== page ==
Going back to Strontian, or Sròn an t-Sìthein, the term sìthein (pronounced shee-an) often referred to small conical hills with hollow interiors containing an invisible world within which it was believed that faeries coexisted with the world of humans. They were thought to have had a huge influence on how successful the annual harvest would be and if a crop failed it was sometimes thought that someone had violated or upset them. So, before you decide to go walking in the fields or forests by yourself, it is perhaps best if you know a little bit about the various faeries, their significance and how not to upset them.
Respect, Honesty and No Green
Most important of all is to never let a faerie overhear you calling them faeries as they do not like this. They prefer to be called ‘fair folk’ and are very sensitive creatures, so do not be rude, or you might suffer the consequences. Also, you should always be honest with a faerie as they will know if you have lied to them, and not surprisingly, they don’t take kindly to that either. Finally, wearing the colour ‘green’, is also not advisable, as faeries see this as a colour that belongs to them.
There are many different kinds of fairies. Some take on human form, some take the form of creatures, some can fly, and all can appear and disappear at will. Some will fool you with comical antics, some will lure you with beauty and some will just plainly let you know how they feel about a human intrusion.
Coming across ‘fair folk’ like Buachailleen, Brownies, Gnomes, the Gruagach, Heather Pixies, Pixies and Seelie Courts can be a very rewarding and magical experience, as most of these faeries enjoy being mischievous, shy and friendly. The same cannot be said for the Ghillie Dhu, Kelpies, Nucklelavees or Fachans. Most of these faeries dislike humans intensely and an encounter with one of them folk could end badly for you. In particular, make sure you avoid the Black Angus or Cù-sìth, which means "faery dog". If this large black dog with yellow eyes and sharp fangs shows itself to you, the legend says that you will die in a fortnight.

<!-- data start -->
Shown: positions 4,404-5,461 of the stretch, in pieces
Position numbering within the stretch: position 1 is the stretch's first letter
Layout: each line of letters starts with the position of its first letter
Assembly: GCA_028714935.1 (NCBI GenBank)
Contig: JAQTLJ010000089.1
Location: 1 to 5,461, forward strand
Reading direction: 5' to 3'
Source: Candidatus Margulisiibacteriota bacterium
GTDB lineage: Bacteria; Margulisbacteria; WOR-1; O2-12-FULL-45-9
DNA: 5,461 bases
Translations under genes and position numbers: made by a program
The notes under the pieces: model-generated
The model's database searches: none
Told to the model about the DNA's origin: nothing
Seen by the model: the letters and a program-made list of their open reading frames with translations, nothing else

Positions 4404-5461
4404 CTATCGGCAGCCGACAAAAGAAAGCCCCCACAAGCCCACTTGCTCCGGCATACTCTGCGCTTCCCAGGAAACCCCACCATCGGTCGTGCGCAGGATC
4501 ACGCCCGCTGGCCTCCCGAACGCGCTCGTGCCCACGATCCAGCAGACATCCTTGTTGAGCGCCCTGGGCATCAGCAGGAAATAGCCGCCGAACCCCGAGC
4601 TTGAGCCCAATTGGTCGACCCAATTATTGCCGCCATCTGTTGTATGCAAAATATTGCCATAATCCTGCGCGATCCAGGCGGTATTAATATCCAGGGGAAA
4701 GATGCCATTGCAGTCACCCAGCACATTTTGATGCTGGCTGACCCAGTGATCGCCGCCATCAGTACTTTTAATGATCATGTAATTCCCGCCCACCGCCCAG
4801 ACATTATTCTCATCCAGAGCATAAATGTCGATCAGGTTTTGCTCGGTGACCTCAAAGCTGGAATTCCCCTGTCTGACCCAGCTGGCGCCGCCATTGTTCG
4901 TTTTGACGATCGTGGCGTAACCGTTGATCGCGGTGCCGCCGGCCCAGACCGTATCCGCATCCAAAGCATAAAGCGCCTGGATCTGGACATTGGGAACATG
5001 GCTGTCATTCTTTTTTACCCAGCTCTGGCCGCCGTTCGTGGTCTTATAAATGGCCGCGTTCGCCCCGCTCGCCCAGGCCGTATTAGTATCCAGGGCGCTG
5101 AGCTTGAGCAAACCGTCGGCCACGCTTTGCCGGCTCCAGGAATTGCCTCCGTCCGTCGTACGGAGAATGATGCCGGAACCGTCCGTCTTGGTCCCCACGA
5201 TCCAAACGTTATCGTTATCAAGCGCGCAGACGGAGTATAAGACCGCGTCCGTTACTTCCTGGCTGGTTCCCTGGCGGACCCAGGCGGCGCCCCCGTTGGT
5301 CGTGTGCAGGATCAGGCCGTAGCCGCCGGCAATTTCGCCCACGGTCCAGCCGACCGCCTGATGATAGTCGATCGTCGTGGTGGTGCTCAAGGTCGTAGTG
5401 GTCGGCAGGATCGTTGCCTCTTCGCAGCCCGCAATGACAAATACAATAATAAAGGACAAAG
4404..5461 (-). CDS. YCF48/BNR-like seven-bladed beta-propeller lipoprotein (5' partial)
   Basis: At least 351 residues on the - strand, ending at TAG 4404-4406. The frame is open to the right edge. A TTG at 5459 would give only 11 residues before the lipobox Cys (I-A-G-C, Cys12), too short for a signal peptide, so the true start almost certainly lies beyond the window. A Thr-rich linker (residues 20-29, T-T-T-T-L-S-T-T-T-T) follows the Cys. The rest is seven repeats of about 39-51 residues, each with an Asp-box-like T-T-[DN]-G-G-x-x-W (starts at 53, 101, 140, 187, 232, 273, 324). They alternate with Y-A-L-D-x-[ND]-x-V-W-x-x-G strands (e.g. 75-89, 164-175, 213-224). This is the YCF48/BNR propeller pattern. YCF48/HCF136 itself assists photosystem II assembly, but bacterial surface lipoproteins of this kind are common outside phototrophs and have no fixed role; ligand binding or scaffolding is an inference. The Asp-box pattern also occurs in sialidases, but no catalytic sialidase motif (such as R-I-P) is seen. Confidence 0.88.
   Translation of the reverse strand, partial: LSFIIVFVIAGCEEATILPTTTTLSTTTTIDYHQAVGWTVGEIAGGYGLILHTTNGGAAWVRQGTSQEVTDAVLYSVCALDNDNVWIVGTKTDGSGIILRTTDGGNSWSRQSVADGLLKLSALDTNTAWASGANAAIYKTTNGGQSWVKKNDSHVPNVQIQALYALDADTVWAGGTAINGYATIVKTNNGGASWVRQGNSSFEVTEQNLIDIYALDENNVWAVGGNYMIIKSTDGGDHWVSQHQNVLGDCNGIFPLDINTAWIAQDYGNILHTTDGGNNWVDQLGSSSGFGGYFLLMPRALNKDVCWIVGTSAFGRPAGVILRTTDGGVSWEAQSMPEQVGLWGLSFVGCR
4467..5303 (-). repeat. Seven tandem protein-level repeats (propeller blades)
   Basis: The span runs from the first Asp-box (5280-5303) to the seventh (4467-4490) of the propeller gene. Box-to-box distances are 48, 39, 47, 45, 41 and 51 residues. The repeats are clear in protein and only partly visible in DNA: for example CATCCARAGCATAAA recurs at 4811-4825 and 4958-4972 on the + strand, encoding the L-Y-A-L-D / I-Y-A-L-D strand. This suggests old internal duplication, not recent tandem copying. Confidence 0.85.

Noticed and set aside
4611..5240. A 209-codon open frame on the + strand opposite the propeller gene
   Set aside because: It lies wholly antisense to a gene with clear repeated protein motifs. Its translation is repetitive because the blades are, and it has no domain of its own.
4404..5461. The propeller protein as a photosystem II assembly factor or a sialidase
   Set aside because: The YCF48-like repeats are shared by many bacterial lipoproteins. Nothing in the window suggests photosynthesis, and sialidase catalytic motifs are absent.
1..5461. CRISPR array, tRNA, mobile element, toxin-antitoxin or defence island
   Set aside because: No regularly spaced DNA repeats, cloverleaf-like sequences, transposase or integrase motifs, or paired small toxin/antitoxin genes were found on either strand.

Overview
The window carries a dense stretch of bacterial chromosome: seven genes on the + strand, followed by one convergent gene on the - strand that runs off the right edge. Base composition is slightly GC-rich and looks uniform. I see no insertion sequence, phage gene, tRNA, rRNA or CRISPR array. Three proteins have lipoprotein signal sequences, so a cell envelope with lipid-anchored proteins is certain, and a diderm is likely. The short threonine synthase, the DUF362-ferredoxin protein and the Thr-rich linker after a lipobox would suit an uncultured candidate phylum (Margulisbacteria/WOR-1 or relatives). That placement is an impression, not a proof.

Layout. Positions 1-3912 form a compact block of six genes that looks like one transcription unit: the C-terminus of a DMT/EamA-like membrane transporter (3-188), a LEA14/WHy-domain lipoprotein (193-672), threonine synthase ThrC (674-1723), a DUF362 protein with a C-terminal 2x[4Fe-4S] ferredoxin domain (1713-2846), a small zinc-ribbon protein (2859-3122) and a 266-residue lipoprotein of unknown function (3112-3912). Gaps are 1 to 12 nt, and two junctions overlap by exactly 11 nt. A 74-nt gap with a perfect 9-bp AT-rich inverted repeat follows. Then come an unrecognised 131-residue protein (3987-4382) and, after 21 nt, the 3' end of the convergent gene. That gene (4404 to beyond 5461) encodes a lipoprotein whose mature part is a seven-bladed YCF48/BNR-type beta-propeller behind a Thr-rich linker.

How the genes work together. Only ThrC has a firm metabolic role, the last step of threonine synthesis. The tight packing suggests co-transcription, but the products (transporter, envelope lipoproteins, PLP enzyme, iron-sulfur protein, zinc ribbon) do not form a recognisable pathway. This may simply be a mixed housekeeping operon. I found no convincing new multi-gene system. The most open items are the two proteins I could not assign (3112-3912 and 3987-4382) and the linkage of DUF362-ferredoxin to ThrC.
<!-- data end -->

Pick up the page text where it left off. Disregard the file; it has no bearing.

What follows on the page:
Belief in the ‘fair folk’ continues to this day, with stories being told in the early twentieth century of unwary humans being lured inside the sìthein at night, only to emerge the following morning and discover that decades had passed in the outside world. Other tales detail the abduction of unbaptised babies, or doomed romances with the fairy folk, and the various ills which befell those who dared to refuse them hospitality.
Even as recently as January this year (2020), plans for a fish farm in Loch Pooltiel off the north-west coast of Skye were rejected after campaigners warned that fishermen could be lured to their deaths by Ashrays. Also known as Asrais, these faeries are completely translucent water creatures and are often mistaken for sea ghosts. A group of campaigners called Friends of the Eilean Fhlodaigearraidh Faeries warned that workers' lives could be put at risk by the creatures, who could 'lure them with promises of gold and jewels into the deepest part of the ocean'.
It’s not all bad though, because as long as you respect the faeries and stick to the rules how not to upset them, then you should be safe on your walk through the oakwoods. Remember to call them ‘fair folk’, do not be rude or dishonest and finally, don’t wear green.
Hi, I’m Steven Marshall, a Scottish landscape photographer based at Rockpool House in the heart of the beautiful West Highland Peninsulas of Sunart, Morvern, Moidart, Ardgour and Ardnamurchan. Get in touch for photography tuition, tours and print sales.